backtop


Print 67 comment(s) - last by Brockway.. on Nov 12 at 9:17 AM


  (Source: Projectionist)

  (Source: Limited Edition)
Did Apple trick customers to force upgrades?

Apple received national criticism in 2007 when it "bricked" unlocked iPhones via an OS update, rendering the phones useless.  That move led to multiple lawsuits and a firestorm of negative publicity.

Now Apple has been accused of a different kind of bricking.  According to a suit filed in Superior Court in San Diego this time around Apple used an OS update not to render useless just unlocked iPhones, but locked and unlocked models alike in a bid to force users of older iPhone models to upgrade.

The suit stems from the fact that the iOS 4 upgrade leaves the iPhone 3G unresponsive and hard to use.  Despite the fact that this phenomena appears almost universal, Apple urged unwitting iPhone 3G users to upgrade to the new operating system.

States the complaint, "The true fact of the matter, as verifiable by information technology experts, is that the iOS 4 is a substantial 'downgrade' for earlier iPhone devices and renders many of them virtually useless 'iBricks'.  Nonetheless, in reasonable and detrimental reliance upon Apple's false representations, false statements and false claims of full compatibility, thousands upon thousands of iPhone 3 users were intentionally misled into installing iOS 4 on their devices."

The suit notes that Apple provides users with no means to perform a re-install of an earlier operating system version.  Apple's promotion of iOS 4 to iPhone 3G users when it likely knew that it would render their phones useless and that they would be unable to restore their phones, was likely a scheme to force users of older models to upgrade.

The lawsuit was filed on behalf of plaintiff Bianca Wofford, a iPhone 3G owner and is seeking class action status.  Ms. Wofford recalls that after installing iOS 4, as suggested by iTunes, that her iPhone 3G's performance greatly suffered.  She states, "While not completely disabled, the operability of the device was significantly degraded and the device was no longer reliable."

DailyTech reported on this issue with older iPhones back when iOS 4 launched.  iPhone 3GS models also reportedly suffered a performance hit, though not as big a one.  Apple's forums are filled with a deluge of complaints about the poor performance of iOS 4 on older model phones.

Ms. Wofford is seeking for Apple to reimburse every plaintiff in the class the cost of their phone, plus $5,000 in additional damages.

Apple would not comment to us on this lawsuit, and their standard policy is not to comment on lawsuits (which they've had more than a few of).




Comments     Threshold


This article is over a month old, voting and posting comments is disabled

RE: Understandable
By inighthawki on 11/5/2010 12:40:56 PM , Rating: 2
No that action is a response to people not wanting to deal with Apple, not those who are affected by something Apple did to them while using their phone.


RE: Understandable
By The Raven on 11/5/2010 3:19:01 PM , Rating: 2
Listen to yourself man!
quote:
that action is a response to people not wanting to deal with Apple

Hmmm... who wouldn't want to deal with Apple? Hmm...
I got it! Maybe...
quote:
those who are affected by something Apple did to them while using their phone.


RE: Understandable
By inighthawki on 11/5/2010 4:25:16 PM , Rating: 2
No that is not what I meant. Avoiding buying their phone is action that is taken by someone who doesn't have one (aka, those who don't want to deal with Apple).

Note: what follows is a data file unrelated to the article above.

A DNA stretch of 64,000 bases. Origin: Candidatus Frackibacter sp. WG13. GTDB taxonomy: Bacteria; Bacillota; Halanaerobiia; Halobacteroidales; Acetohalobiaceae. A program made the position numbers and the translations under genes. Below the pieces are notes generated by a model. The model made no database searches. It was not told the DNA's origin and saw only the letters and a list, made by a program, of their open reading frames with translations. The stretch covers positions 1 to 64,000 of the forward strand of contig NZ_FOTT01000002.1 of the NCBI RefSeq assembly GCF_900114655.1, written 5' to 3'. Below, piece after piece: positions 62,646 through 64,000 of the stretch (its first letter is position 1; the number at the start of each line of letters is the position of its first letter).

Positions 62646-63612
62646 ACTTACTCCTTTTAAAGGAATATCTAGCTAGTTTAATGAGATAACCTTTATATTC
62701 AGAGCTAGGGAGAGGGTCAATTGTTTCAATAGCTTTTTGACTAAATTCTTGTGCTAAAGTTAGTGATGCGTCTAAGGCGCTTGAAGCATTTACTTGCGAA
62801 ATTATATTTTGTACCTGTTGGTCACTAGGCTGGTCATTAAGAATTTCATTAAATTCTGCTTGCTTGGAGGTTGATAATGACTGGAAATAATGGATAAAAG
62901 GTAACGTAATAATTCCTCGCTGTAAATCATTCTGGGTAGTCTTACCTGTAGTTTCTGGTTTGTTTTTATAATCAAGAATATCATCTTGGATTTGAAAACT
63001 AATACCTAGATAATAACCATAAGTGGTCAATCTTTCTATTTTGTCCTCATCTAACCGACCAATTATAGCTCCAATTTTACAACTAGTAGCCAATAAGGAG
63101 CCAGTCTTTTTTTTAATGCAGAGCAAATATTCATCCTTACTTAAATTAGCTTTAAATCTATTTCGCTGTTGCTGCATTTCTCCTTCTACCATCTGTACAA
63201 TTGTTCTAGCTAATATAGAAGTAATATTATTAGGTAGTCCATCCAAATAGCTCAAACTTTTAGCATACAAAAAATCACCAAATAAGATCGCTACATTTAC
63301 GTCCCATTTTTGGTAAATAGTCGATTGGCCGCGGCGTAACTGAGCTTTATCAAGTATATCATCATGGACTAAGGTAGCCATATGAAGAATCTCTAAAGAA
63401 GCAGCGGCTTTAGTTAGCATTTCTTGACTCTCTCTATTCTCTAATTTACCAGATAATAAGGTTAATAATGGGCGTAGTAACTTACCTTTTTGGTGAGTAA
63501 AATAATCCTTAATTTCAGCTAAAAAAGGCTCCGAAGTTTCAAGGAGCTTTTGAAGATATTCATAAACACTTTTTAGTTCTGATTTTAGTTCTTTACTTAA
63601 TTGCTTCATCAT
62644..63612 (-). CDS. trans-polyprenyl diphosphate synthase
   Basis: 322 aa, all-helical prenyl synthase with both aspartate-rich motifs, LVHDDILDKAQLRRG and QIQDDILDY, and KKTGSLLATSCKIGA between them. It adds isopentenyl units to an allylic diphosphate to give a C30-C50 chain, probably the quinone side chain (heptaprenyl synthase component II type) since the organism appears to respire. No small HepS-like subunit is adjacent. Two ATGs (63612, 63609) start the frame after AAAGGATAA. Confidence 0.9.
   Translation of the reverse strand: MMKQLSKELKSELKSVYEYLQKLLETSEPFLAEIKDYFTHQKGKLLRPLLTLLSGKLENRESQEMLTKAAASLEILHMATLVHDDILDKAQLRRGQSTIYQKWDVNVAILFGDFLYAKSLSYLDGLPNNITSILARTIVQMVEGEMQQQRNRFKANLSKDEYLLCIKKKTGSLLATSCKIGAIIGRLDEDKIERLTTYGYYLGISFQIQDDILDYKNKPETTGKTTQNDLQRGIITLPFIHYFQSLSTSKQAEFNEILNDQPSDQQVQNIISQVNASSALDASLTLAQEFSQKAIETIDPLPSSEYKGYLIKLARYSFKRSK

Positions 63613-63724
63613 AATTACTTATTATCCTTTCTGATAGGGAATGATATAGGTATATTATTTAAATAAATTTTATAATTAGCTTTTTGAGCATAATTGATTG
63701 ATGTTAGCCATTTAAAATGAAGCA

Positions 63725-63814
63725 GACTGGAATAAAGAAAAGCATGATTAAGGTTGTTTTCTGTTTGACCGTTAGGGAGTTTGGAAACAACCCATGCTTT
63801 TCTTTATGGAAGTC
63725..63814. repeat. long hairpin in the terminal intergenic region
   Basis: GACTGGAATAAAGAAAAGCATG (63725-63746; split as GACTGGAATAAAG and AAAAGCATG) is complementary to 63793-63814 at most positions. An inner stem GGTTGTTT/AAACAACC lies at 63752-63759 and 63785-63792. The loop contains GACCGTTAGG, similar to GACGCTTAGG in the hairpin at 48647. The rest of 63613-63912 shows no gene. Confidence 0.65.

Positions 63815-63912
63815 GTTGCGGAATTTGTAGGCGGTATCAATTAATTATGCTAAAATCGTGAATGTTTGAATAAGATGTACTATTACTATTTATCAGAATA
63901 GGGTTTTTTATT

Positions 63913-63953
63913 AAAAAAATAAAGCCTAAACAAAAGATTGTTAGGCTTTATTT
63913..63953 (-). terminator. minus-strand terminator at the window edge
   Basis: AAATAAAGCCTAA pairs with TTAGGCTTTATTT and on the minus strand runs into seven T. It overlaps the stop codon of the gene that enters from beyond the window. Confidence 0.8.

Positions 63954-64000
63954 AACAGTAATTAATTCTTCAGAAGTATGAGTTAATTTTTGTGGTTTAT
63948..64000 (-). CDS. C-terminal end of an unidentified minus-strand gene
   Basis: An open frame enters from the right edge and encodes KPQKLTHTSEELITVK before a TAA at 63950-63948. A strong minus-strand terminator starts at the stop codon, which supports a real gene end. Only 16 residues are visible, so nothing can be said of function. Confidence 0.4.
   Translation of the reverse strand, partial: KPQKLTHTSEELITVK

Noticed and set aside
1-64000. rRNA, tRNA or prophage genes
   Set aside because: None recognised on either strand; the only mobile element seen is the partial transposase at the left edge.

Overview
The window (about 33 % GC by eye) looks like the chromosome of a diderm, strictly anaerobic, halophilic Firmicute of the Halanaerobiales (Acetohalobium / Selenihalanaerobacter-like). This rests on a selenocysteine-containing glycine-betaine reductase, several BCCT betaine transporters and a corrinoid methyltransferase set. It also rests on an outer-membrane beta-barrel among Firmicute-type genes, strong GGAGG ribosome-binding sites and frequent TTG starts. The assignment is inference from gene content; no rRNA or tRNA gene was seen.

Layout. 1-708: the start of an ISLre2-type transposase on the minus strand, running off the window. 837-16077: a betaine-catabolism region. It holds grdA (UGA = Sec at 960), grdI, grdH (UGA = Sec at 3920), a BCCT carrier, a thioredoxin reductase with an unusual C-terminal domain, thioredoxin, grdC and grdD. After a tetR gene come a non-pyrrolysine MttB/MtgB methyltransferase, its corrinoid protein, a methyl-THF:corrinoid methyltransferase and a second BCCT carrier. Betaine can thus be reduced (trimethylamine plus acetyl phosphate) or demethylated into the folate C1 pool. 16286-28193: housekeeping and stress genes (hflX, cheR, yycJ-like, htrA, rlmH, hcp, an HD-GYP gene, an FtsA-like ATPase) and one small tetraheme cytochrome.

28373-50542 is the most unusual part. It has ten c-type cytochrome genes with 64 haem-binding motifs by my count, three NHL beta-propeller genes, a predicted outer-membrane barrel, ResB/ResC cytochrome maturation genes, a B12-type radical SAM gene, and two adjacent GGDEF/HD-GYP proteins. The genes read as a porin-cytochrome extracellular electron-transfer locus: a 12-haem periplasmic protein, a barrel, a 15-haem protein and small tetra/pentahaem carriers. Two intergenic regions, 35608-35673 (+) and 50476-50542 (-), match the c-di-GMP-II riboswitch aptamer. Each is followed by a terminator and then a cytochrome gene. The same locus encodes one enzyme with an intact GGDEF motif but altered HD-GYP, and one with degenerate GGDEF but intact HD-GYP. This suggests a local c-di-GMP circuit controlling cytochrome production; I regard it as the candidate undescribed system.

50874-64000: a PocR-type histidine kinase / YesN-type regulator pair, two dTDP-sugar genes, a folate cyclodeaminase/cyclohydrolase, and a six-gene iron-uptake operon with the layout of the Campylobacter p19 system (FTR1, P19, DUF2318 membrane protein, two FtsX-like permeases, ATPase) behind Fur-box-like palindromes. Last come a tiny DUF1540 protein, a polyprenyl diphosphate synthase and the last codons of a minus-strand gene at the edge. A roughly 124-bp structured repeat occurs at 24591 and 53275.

Just throwing away your phone and buying a new one because Apple slowed your current phone to a crawl to get you to buy a new one is not an acceptable solution by any means.

People want a fix, not to throw down another $400+ on a new phone because their contract hasn't ended (don't qualify for a renewal) or they need to pay a termination fee (switch to other carrier).


RE: Understandable
By The Raven on 11/5/2010 6:27:34 PM , Rating: 2
quote:
People want a fix, not to throw down another $400+ on a new phone because their contract hasn't ended

I think you are missing the point of the article. This article is about.
quote:
Now Apple has been accused of a different kind of bricking. According to a suit filed in Superior Court in San Diego this time around Apple used an OS update not to render useless just unlocked iPhones, but locked and unlocked models alike in a bid to force users of older iPhone models to upgrade.

They are people who are saying, "Darn, my iPhone doesn't work like it used to. Well, I better buy the newer model."
This is not about phones that plain just don't work or people who will have to go without a phone.

I think there is some confusion going around in these comments about upgrade v. update. Upgrade in this case means 'buy a new phone'.


RE: Understandable
By inighthawki on 11/5/2010 8:25:29 PM , Rating: 4
I am 100% aware of the point of the article, you seem to be missing the point though. If you upgrade, it requires a new phone, yes we all get that, but some people DO NOT WANT TO. They want their current phones to just work properly to begin with.

You originally stated:
quote:
The action that should be taken is getting a phone from a different company


To which I am saying that that is a completely unacceptable solution to the people who already have this problem and do not want to upgrade/buy a new phone at all. That proposed solution ONLY works for people who do not have the phone to begin with. Buying a new phone does not solve the problem at hand.


RE: Understandable
By The Raven on 11/8/2010 1:25:12 PM , Rating: 2
test


"Well, there may be a reason why they call them 'Mac' trucks! Windows machines will not be trucks." -- Microsoft CEO Steve Ballmer














botimage
Copyright 2014 DailyTech LLC. - RSS Feed | Advertise | About Us | Ethics | FAQ | Terms, Conditions & Privacy Information | Kristopher Kubicki